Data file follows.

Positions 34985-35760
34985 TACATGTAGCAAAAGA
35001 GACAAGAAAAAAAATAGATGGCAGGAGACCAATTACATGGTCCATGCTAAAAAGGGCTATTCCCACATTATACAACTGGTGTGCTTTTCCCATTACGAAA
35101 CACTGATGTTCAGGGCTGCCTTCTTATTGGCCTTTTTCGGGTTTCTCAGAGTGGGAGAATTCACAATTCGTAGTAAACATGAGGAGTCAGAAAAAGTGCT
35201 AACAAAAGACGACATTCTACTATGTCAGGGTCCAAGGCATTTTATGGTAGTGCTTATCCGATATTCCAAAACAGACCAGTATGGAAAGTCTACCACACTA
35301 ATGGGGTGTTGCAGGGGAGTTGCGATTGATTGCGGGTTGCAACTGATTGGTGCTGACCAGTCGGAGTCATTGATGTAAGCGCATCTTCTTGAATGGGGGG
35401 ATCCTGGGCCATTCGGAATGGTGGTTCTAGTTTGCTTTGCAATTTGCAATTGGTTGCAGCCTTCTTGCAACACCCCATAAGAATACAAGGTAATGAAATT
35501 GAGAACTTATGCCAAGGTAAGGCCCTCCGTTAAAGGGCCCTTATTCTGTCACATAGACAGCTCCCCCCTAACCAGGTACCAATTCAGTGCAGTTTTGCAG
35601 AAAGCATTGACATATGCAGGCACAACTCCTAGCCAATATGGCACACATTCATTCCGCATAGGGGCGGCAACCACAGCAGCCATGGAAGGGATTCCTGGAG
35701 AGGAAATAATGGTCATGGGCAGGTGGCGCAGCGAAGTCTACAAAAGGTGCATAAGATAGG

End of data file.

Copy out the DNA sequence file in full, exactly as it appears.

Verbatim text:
Positions 34985-35760
34985 TACATGTAGCAAAAGA
35001 GACAAGAAAAAAAATAGATGGCAGGAGACCAATTACATGGTCCATGCTAAAAAGGGCTATTCCCACATTATACAACTGGTGTGCTTTTCCCATTACGAAA
35101 CACTGATGTTCAGGGCTGCCTTCTTATTGGCCTTTTTCGGGTTTCTCAGAGTGGGAGAATTCACAATTCGTAGTAAACATGAGGAGTCAGAAAAAGTGCT
35201 AACAAAAGACGACATTCTACTATGTCAGGGTCCAAGGCATTTTATGGTAGTGCTTATCCGATATTCCAAAACAGACCAGTATGGAAAGTCTACCACACTA
35301 ATGGGGTGTTGCAGGGGAGTTGCGATTGATTGCGGGTTGCAACTGATTGGTGCTGACCAGTCGGAGTCATTGATGTAAGCGCATCTTCTTGAATGGGGGG
35401 ATCCTGGGCCATTCGGAATGGTGGTTCTAGTTTGCTTTGCAATTTGCAATTGGTTGCAGCCTTCTTGCAACACCCCATAAGAATACAAGGTAATGAAATT
35501 GAGAACTTATGCCAAGGTAAGGCCCTCCGTTAAAGGGCCCTTATTCTGTCACATAGACAGCTCCCCCCTAACCAGGTACCAATTCAGTGCAGTTTTGCAG
35601 AAAGCATTGACATATGCAGGCACAACTCCTAGCCAATATGGCACACATTCATTCCGCATAGGGGCGGCAACCACAGCAGCCATGGAAGGGATTCCTGGAG
35701 AGGAAATAATGGTCATGGGCAGGTGGCGCAGCGAAGTCTACAAAAGGTGCATAAGATAGG